Some crazy guys were shouting a lot, and taking their shirts off, which didn’t seem to be the feel of the night. I wish that the promoters or the bouncer or whoever was in charge had said something to them. I guess everyone was too cool to hurt their feelings, but it was kind of aggressive and lame, and a lot of girls dancing nearby looked really angry and sort of stopped dancing for a while.

One thing I definitely didn’t like was that they had TV sets on over the bar. The place had a real sort of “dance club inside of a sport’s bar” feeling, and the TVs showing random shows only made it worse. The night is called Strange Ways, and I think it’s been going on for a long time, so I wonder if the promoter couldn’t get more control over the way that things are presented. For instance, the disco ball in the middle of the dancefloor didn’t seem to work correctly, like there was a light shining on it and only a few sprinkles cast on the ground. How hard could it be to fix that? They have to be making a ton of money on the night, so I feel like it’s their responsibility to make the environment aesthetically pleasing for the type of clientele – college age indie kids – who are attending. Still, I had fun, but I felt like and outsider; like maybe I had walked into something everyone else had known about for a long time.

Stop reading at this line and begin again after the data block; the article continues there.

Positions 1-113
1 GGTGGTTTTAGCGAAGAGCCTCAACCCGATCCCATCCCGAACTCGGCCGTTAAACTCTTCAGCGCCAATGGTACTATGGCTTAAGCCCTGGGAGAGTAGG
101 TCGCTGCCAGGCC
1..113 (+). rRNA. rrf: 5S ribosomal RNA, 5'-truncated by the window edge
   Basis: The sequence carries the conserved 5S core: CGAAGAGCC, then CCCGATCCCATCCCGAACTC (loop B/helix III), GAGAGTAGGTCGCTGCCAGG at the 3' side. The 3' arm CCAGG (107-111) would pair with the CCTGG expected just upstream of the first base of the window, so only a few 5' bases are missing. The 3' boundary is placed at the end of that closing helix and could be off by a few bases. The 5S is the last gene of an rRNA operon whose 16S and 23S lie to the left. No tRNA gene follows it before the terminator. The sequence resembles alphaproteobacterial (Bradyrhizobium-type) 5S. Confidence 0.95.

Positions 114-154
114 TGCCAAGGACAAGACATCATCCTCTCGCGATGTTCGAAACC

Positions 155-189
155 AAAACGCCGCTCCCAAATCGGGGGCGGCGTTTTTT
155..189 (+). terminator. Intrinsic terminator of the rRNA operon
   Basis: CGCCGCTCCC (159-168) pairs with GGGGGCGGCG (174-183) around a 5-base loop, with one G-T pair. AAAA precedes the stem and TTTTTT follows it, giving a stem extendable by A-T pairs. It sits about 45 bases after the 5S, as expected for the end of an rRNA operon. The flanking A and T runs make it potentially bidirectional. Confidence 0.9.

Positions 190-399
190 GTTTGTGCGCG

Copyright 2004 Club Systems International Magazine
Copyright 2004 TESTA Communications